Did Goldman mislead Congress about its ‘Big Short?’ The answer, according to PPWIJ* Jesse Eisinger, is an emphatic yes.
Eisinger cuts right to the heart of the matter regarding Goldman Sachs possible perjury regarding their “big short.” It was not the actual size of the short, but it was a) How GS got short; and 2) Whether Goldman was saying one thing in disclosures to clients and doing another.
“To establish many of its short positions, the Senate report says, Goldman created new securities, backed them with its good name, and then strung together misleading statements to its customers about what it was actually doing. By shorting the way it did, the bank perverted the market instead of correcting it.
Take Hudson Mezzanine, a $2 billion collateralized debt obligation created by Goldman in 2006. In marketing material, the firm wrote that “Goldman Sachs has aligned incentives with the Hudson program.”
I suppose that was technically true: Goldman had made a small investment in the C.D.O. and therefore had an aligned incentive with the other investors. But the material failed to mention the firm’s much larger bet against the C.D.O. — a huge adverse incentive to its customers’ interests.”
That appears bad enough; but Goldman seems to have misled its clients as to how these CDO’s were constructed. In a classic case Goldman Sachs alchemy, they scraped the shit off their own boots, i.e., junk assets on their own books they could not otherwise find a buyers for. That is not what they had told buyers, however:
“Goldman told investors that the Hudson assets had been “sourced from the Street,” which most investors would understand to mean that Goldman had purchased the assets from other broker-dealers. In fact, all the assets had come from Goldman’s own balance sheet, the Senate report found.”
If you are going to screw your clients, well, thats bad enough. It may not be illegal, its merely sleazy, Vampire Squid-like behavior. But to get this bad behavior to rise to a crime, you need to do a little more. You need to lie to Congress about it:
“In his April 2010 testimony to the Senate, Goldman’s chief executive, Lloyd C. Blankfein, argued that Goldman was merely making a market in these securities and derivatives, matching willing and sophisticated buyers and sellers. But Goldman was acting like an underwriter, not a market maker.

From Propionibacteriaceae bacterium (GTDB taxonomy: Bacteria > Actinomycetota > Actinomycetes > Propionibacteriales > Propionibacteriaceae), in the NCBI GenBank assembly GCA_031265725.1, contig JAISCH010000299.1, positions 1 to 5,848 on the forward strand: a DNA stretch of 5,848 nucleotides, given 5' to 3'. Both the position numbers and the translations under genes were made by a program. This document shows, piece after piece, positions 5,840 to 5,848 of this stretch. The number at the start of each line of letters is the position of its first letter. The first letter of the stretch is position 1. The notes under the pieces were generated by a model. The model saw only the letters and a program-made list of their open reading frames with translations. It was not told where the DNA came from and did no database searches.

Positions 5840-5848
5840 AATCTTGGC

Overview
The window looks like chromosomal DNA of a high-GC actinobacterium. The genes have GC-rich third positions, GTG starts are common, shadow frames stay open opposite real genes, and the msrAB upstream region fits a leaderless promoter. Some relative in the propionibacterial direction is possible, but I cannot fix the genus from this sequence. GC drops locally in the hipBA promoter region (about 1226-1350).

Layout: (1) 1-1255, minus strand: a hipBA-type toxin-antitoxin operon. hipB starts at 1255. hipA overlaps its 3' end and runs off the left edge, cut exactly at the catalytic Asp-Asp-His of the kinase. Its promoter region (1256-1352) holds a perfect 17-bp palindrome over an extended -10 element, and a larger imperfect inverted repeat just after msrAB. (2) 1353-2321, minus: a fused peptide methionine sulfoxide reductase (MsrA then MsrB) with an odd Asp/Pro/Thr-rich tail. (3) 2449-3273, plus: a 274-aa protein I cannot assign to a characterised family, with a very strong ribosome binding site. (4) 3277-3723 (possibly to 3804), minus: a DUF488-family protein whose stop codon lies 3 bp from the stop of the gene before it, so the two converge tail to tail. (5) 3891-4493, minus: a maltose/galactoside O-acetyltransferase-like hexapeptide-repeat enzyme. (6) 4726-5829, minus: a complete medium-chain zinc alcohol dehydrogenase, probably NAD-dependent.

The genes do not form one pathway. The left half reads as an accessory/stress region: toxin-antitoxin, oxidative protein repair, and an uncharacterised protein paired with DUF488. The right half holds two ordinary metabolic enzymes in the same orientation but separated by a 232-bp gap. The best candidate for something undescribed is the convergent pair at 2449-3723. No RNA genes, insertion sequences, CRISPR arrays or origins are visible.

As the underwriter, Goldman threw its marketing muscle behind Hudson Mezzanine and other C.D.O.’s. When the bank’s salespeople ran into trouble selling the securities, they begged for help from the executives who created them. One requested material to give to clients about “how great” the sector was. One needed the aid to get a client to invest, to be “THERE AND IN SIZE,” according to e-mails cited in the report.”
Goldie can dispute the Permanent Subcommittee on Investigations report on the financial crisis all it wants; The report is compelling and the data shows Goldman Sachs had a huge hedge against the housing market versus their own underwriting.
Whether this amounts to a Big Short or not is almost beside the point: You cannot say one thing to clients and then do the exact opposite in your own book.
I previously suggested this may not be an ideal case to settle. In light of the most recent revelations, and the ongoing overhang that is starting to impact recruiting, retention, and other factors. The stock has been one of the worst performing issues int he financial sector.
Maybe its time for GS to face this head on. Thus, I will give advice to Goldman Sachs that 1) might save them $100s of millions of dollars; b) be completely ignored.
That advice? Sit down with Senate and DoJ leaders, put together new procedures, write another big fat check, and make this go away . . .
10 Things You Don’t Know (or were misinformed) About the GS Case (April 23rd, 2010)
Its the Law, Bitches! (July 19th, 2010)
Contest: Ideas for Goldman Sachs Ad Campaign (September 29th, 2010)
Misdirection in Goldman Sachs’s Housing Short
New York Times DealBook, June 15, 2011, 3:01 pm
* Pulitzer Prize Winning Investigative Journalist